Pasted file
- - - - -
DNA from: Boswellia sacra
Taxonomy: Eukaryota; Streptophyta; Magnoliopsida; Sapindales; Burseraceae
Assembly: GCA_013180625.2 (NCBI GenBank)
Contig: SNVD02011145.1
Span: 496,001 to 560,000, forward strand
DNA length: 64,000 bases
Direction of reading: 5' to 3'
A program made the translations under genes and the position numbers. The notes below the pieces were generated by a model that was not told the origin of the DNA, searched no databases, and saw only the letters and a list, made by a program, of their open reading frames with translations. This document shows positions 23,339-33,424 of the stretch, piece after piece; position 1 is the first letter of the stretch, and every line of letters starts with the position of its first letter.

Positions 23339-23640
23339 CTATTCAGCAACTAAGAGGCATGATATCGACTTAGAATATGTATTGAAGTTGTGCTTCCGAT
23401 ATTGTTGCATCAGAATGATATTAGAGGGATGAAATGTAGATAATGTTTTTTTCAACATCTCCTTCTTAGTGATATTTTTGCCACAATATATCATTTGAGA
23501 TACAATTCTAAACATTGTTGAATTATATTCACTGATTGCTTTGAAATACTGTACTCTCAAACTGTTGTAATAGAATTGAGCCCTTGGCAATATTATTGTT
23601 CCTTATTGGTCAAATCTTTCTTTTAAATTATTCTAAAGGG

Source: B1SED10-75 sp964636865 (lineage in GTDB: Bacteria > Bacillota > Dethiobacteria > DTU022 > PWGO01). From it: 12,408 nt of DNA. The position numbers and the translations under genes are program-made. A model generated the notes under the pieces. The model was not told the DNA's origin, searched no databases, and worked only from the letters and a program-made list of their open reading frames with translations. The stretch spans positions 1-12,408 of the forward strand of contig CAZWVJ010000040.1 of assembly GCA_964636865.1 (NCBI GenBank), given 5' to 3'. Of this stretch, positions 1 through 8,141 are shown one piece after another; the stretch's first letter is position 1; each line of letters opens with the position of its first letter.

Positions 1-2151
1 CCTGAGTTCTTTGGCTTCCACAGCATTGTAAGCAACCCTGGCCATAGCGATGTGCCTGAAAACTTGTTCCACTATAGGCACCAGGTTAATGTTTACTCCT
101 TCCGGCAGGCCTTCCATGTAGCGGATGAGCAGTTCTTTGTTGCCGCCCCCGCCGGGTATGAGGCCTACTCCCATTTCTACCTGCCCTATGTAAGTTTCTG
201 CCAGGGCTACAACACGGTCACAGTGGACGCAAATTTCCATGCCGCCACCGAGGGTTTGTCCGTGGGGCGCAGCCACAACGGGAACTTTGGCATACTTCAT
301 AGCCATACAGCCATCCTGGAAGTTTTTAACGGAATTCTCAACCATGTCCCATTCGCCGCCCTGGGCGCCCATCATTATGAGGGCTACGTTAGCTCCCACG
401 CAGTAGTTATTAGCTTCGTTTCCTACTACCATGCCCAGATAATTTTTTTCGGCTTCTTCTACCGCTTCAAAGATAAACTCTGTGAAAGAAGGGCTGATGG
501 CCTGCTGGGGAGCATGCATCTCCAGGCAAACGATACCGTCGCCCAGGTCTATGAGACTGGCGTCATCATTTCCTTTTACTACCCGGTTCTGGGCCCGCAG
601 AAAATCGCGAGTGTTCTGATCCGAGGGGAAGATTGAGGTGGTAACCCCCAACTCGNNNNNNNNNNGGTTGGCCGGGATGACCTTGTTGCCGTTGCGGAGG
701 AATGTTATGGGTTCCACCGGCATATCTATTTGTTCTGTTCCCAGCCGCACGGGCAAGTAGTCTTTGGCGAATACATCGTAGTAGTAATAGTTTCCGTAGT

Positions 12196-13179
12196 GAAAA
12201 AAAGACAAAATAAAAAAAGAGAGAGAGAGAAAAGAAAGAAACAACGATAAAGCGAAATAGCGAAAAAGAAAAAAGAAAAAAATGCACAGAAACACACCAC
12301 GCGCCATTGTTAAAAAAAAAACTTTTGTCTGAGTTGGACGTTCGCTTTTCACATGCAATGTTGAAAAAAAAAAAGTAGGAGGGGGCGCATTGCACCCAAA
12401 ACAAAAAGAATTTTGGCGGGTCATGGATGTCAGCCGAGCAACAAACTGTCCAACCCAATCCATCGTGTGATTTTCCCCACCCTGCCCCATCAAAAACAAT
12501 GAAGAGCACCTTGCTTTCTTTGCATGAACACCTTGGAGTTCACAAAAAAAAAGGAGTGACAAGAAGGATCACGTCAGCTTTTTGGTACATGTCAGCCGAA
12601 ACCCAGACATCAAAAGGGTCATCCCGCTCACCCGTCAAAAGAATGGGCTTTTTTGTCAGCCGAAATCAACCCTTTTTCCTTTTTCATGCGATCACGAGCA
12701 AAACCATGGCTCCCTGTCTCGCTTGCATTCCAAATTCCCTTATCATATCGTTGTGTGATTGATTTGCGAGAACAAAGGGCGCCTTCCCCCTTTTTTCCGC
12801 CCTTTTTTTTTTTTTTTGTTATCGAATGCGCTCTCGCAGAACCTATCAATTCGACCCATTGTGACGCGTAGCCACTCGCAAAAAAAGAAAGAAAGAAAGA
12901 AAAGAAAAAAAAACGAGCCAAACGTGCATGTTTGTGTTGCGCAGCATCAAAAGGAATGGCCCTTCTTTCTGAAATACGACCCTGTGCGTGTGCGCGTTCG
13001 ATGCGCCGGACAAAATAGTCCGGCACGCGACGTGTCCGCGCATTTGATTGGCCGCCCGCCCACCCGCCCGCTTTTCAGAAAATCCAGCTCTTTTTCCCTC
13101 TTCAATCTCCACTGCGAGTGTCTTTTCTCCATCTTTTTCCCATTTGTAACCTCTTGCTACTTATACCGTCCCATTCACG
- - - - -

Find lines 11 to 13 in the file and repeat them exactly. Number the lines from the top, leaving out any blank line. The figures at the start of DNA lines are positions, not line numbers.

23401 ATTGTTGCATCAGAATGATATTAGAGGGATGAAATGTAGATAATGTTTTTTTCAACATCTCCTTCTTAGTGATATTTTTGCCACAATATATCATTTGAGA
23501 TACAATTCTAAACATTGTTGAATTATATTCACTGATTGCTTTGAAATACTGTACTCTCAAACTGTTGTAATAGAATTGAGCCCTTGGCAATATTATTGTT
23601 CCTTATTGGTCAAATCTTTCTTTTAAATTATTCTAAAGGG